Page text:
I was born in the 1950s — making me just one of the many American baby boomers in current society. To hear my adult children talk, you would think that meant I grew up in the age of dinosaurs. Certainly the television sets of my childhood would look like dinosaurs next to the sleek models of today. Still, those magical boxes held us riveted to programs such as Roy Rogers and Andy Griffith.
Watching television in the 1960s was often a family affair. There were three main channels from which to choose, and most of the time parents chose what programs to watch. Television was in black and white for much of my youth, but that never seemed to detract from the quality of the programs. Watching John Glenn’s blast-off into space or the funeral of JFK were no less spectacular or moving because the pictures came in shades of gray.
Kids played outside a lot in those days. We jumped rope, roller skated on skates that required keys for fitting, played freeze tag and pick-up games of baseball, kick ball and basketball. We climbed trees and rode bicycles. We used our imagination and what few props we could find to play house or school or cowboy-and-Indian.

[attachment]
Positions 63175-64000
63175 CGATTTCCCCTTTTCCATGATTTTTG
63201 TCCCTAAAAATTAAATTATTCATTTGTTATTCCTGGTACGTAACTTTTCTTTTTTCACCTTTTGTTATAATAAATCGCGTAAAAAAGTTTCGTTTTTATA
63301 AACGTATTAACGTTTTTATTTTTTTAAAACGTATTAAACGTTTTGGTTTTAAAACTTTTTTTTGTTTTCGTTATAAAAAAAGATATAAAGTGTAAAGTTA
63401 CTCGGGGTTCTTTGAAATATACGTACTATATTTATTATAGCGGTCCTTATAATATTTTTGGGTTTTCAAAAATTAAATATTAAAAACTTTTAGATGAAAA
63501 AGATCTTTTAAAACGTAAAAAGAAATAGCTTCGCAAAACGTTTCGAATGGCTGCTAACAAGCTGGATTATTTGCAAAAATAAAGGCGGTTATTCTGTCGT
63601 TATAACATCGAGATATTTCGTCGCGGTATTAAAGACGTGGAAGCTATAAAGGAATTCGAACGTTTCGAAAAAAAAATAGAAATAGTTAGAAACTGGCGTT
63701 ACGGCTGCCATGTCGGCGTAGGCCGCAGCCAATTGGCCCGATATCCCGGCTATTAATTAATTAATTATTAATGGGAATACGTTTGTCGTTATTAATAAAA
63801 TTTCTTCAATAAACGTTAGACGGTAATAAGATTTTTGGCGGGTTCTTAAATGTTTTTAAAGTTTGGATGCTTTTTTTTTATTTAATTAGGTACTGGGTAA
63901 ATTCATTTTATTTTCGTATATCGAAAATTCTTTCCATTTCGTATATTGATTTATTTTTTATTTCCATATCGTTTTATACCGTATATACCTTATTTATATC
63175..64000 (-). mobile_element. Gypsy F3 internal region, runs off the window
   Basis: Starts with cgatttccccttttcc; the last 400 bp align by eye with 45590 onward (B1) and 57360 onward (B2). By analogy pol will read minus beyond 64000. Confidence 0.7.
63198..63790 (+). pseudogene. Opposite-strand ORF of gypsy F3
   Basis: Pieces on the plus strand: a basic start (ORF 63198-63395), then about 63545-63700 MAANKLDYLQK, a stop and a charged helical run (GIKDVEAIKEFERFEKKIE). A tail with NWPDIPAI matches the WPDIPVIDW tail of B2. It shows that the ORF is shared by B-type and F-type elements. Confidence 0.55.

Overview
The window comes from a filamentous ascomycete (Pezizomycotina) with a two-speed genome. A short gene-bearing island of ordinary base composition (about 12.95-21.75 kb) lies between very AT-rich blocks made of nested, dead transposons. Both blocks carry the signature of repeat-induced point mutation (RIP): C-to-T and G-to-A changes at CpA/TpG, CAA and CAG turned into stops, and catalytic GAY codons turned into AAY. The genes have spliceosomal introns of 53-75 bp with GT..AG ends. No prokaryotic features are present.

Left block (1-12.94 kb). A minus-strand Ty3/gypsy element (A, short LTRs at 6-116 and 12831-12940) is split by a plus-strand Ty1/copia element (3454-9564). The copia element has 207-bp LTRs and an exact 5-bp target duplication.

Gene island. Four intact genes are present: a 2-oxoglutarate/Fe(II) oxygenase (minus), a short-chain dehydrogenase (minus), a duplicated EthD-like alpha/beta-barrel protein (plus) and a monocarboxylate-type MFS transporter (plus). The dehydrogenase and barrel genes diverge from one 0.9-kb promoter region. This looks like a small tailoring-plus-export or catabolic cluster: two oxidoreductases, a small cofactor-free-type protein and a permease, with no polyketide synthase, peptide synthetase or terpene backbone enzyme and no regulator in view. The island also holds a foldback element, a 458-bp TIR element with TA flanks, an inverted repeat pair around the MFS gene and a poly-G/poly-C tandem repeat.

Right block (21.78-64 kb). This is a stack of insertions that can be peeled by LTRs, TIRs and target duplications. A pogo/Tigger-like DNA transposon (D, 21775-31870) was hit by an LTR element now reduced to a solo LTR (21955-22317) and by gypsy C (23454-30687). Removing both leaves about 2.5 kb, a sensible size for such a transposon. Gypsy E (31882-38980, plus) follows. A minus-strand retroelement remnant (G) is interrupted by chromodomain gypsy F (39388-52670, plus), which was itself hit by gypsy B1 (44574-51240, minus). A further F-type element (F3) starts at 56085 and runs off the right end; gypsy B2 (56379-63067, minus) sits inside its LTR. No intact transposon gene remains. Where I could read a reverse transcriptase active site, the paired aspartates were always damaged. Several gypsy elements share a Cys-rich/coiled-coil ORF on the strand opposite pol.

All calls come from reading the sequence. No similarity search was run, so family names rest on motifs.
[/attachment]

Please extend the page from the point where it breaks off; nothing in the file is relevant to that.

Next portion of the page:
In the 21st century, life moves much faster. Every television plays programs in color. Most households have more than one television. There are hundreds of channels from which to choose — and still there are times I can’t find anything worth watching.
No one has to get up to change the channel any more. The remote control means I can sit in one place and aimlessly flip through channels. My kids’ mouths gape open when I tell them we used to have to change channels manually on the television set itself.
But it isn’t just the television set itself that has changed; program content has gone from that which was safe for family viewing to topics and demonstrations that leave me blushing — and sometimes that’s just the commercials. In my childhood, married adults on television didn’t even sleep in the same bed. Today, people who met on the bus twenty minutes prior are nearly naked together in a bed.
Video games and computers keep children entertained these days. When I drive through neighborhoods, I rarely see children playing outside. My grandchildren moan at the suggestion to “go outside and play.”
Television, video games and computers, in my estimation, are meant to be enhancements to life, not substitutes for living. I’m not too old to understand that things change with time, but I believe I’m wise enough to know that the current technologies should not be a substitute for childhood play.